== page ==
Note: This is an archived Handbook entry from 2011.
|Dates & Locations:|| |
This subject has the following teaching availabilities in 2011:Semester 2, Parkville - Taught on campus.
Timetable can be viewed here. For information about these dates, click here.
|Time Commitment:||Contact Hours: 2.5 |
Total Time Commitment: 102
|Prerequisites:||Completion of 37.5 pts of level two subjects in Art History and enrolment in the Bachelor of Arts or Graduate Diploma in Arts. Bachelor of Arts students should endeavour to take the capstone subject in their final semester of study after completion of 25 pts of 3rd year.|
|Recommended Background Knowledge:||None|
|Non Allowed Subjects:||None|
|Core Participation Requirements:||For the purposes of considering request for Reasonable Adjustments under the disability Standards for Education (Cwth 2005), and Students Experiencing Academic Disadvantage Policy, academic requirements for this subject are articulated in the Subject Description, Subject Objectives, Generic Skills and Assessment Requirements of this entry. The University is dedicated to provide support to those with special requirements. Further details on the disability support scheme can be found at the Disability Liaison Unit website: http://www.services.unimelb.edu.au/disability/|
CoordinatorProf Charles Green
ContactAnthony White email@example.com Christopher Marshall firstname.lastname@example.org
This subject will involve students in the research and interpretation of works of art encountered in Melbourne's collections, institutions, museums and civic spaces. and through encounters with specialists whose job it is to conserve, collect and display these objects. The subject develops a broad understanding of the historical and aesthetic characteristics of artworks produced during selected artistic periods and locations, both Western and Non-Western (eg Renaissance; Edo; Contemporary). The subject also draw attention to the varying contexts informing works of art, including the relationship between art and its methods of production and preservation; its engagement with society and installation in museum settings; and the different ways in which viewers respond to art and interpret the meanings and messages which it conveys. The subject provides students with a fundamental grounding in the methodologies of the discipline of history, and in the broader critical and analytical skills necessary for the study of art at higher levels. This subject is team taught by the art history staff, drawing upon their experience in art historical research, publishing and curating. It will focus on the work of art through the distinctive approaches adopted by the program's art historians, and will also examine the skills necessary for those who practice art hstory as a profession.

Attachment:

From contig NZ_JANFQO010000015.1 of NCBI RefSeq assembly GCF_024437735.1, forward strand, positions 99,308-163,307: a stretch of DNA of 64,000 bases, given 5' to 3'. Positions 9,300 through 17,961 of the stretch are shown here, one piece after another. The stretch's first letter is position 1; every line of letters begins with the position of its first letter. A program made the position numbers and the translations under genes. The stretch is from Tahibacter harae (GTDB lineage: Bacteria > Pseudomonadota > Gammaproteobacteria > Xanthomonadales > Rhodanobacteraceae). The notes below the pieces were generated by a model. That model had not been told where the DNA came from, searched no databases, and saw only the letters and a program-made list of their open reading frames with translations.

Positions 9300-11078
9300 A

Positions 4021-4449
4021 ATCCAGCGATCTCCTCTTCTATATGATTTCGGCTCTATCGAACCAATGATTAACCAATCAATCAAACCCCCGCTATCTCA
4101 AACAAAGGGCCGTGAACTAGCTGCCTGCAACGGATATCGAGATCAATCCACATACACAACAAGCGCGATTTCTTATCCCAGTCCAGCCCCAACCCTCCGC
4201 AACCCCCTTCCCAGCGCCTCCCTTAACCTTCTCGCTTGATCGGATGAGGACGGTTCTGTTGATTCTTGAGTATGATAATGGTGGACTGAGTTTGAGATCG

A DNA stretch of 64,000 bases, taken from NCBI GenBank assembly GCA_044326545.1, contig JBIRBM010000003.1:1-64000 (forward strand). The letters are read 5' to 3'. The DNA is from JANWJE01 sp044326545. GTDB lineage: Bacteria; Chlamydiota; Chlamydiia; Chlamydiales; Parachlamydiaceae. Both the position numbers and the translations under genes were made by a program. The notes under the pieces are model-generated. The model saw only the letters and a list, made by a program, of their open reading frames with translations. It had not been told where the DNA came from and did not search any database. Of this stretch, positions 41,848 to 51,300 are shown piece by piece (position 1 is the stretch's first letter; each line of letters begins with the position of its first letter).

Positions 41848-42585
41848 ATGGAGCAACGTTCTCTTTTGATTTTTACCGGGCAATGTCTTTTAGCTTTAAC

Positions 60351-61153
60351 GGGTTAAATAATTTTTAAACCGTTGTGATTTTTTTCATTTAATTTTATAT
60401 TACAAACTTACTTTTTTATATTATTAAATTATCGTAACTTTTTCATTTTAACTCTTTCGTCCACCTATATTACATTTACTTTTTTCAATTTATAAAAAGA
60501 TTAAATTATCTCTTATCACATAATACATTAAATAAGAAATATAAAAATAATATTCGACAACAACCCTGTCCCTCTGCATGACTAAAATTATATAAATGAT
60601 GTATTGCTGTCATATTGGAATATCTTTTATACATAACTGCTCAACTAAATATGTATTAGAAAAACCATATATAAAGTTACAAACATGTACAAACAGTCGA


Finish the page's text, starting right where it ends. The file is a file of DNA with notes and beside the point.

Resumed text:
Students who complete this subject will:
|Assessment:||A 2000 word exercise 50% (due during the semester) and a 2000 word research essay 50% (due during the examination period). This subject has a minimum hurdle requirement of 75%, regular participation in tutorials are required. Assessment submitted late without an approved extension will be penalised at 10% per day. In-class tasks missed without approval will not be marked. All pieces of written work must be submitted to pass this subject.|
|Prescribed Texts:|| |
A subject reader will be available
|Breadth Options:|| |
This subject is not available as a breadth subject.
|Fees Information:||Subject EFTSL, Level, Discipline & Census Date|
Students who successfully complete this subject will:
|Notes:||This capstone subject is compulsory and only available to students undertaking a major in Art History or the Graduate Diploma in Art (Art History).|
Bachelor of Arts |
Art History |
Art History Major
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